Analysis | English | 11 agosto 2013

Encirclement of independent journalism in Venezuela

maru morales el nacional asamblea nacional

We have argued that in Venezuela, in terms of media and journalism, there is a model that we call mixed-authoritarian. The model maintains the private ownership of the media, but systematic restrictions prevail over independent journalism. This gives as a result a non free media and communication society.

A video recently produced by Monitoreo Ciudadano, which is part of Monitor Legislativo (, reveals how consistently independent journalism work in Venezuela has been fencing. It revolves around restrictions imposed on journalists and particularly Maru Morales of El Nacional Newspaper within the National Assembly. The testimony of this colleague does not stop only on facts that affected her, but also describes working environment in which journalists are always making a real effort to impartially report on what happens indoors in the Legislative Palace.

The video can be seen on website First thing Maru Morales concerns, has to do with the qualitative change that was initiated in late 2010, after Chavez lost the elections for the National Assembly, beginning and institutional propaganda allowing the imbalance that persists today in our parliament, despite the fact that votes were peer between government and opposition.

Until the 2010, which was precisely the moment in which Morales Maru joins parliamentary coverage with El Nacional, already journalists were banned from entering the chamber session, could only freely move through different areas of the National Assembly, ought to be sufficient to do their work independently. Even something as basic journalistic work, such as conducting press conferences, could be done then.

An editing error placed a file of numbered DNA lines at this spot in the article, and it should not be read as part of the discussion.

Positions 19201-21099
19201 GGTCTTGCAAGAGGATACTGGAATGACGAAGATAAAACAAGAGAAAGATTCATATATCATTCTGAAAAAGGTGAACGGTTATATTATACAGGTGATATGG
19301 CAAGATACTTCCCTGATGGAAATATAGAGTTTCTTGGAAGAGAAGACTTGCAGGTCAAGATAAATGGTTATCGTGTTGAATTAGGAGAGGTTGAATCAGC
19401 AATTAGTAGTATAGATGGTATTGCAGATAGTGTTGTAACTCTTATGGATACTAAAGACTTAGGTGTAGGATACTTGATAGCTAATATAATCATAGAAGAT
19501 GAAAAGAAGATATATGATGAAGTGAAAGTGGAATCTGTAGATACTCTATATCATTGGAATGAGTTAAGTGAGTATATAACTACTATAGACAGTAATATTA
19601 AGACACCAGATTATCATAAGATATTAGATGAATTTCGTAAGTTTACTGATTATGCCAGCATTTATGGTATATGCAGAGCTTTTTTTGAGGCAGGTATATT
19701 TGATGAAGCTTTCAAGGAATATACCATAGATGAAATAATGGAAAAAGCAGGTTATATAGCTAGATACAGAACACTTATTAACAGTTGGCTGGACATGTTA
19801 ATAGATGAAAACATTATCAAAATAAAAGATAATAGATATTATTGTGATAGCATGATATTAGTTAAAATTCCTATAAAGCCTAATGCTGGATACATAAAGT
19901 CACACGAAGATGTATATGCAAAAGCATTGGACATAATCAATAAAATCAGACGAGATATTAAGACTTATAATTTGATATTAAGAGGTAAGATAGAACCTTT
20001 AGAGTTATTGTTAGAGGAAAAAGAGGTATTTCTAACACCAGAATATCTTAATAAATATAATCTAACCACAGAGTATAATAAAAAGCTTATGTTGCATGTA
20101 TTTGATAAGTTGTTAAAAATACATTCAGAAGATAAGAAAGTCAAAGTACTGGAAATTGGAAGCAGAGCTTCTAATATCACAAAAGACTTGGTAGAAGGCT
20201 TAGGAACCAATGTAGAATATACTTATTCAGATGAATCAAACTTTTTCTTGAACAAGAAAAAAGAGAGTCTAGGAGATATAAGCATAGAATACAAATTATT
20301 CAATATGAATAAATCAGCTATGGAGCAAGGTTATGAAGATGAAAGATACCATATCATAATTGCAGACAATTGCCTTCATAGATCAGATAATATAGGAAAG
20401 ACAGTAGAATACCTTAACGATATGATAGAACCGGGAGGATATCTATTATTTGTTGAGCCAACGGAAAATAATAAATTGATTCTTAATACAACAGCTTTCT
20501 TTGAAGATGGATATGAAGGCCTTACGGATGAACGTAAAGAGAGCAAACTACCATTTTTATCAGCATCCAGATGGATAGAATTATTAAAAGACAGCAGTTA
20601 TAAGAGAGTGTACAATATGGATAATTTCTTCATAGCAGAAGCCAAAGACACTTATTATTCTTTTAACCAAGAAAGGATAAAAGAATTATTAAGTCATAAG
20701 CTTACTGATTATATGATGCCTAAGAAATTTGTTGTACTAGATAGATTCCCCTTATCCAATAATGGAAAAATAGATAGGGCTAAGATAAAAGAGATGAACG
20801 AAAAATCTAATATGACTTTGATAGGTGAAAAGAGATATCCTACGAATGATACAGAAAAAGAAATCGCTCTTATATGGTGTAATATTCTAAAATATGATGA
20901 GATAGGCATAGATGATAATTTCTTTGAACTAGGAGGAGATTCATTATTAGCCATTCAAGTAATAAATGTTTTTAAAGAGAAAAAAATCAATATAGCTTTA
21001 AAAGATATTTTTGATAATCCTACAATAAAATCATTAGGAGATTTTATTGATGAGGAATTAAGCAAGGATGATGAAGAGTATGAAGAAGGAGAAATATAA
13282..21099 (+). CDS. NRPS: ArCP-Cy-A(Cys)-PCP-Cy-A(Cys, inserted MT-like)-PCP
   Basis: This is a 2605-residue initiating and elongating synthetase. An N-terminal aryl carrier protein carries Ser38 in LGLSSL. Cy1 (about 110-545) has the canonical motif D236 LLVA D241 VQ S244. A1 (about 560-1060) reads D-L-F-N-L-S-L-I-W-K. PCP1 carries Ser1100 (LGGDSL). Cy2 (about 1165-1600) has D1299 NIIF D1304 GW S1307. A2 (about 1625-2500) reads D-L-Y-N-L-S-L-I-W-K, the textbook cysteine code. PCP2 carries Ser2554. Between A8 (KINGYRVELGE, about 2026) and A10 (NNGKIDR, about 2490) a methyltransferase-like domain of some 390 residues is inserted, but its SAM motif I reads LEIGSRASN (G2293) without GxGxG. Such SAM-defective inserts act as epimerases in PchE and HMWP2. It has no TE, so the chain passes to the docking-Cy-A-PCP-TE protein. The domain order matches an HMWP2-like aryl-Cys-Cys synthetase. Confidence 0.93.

It must be remembered that within the “paquetazo” of laws passed in December 2010, shortly before elected deputies assume their positions, a reform of rules of procedure of the National Assembly debates was added. This instrument has been highly harmful and restrictive. Access of journalists was denied and the only Tv signal permitted to transmit what happens within the legislative body is ANTV, which is not neutral. During the recent acts of violence against members of the Bureau of Democratic Unity (MUD), ANTV signal simply censured such events and broadcast regular television programs instead.

The record of what Morales said allows to understand restrictive situation starting in 2010. The following year access was limited were offices of deputies and assistants are, which obviously placed another barrier to access of independent journalism. In 2012, entry of journalists was exclusively limited days when sessions occurred, journalists should register (as mandatory standard) every opportunity that should enter (once there was a permanent card that facilitates access of them). Journalists free access to a public building is not a privilege, it is the duty of the state to precisely place the decisions emanating from the powers in the hands of citizens. Right now reporters cannot interview or even approach a deputy in the National Assembly halls, without any prior formal appointment.

Maru Morales when relating this process of generalized constraints within the National Assembly, in the pages of El Nacional, had a custom restriction that included a ban on entering the legislative seat. She was punished for reporting. In an unprecedented case in Venezuela, this reporter filed an appeal before the Supreme Court of Justice (TSJ) in order to remain as a reporter of parliamentary source. I invite you to view and share this video as a way to support independent journalism in Venezuela. It is in


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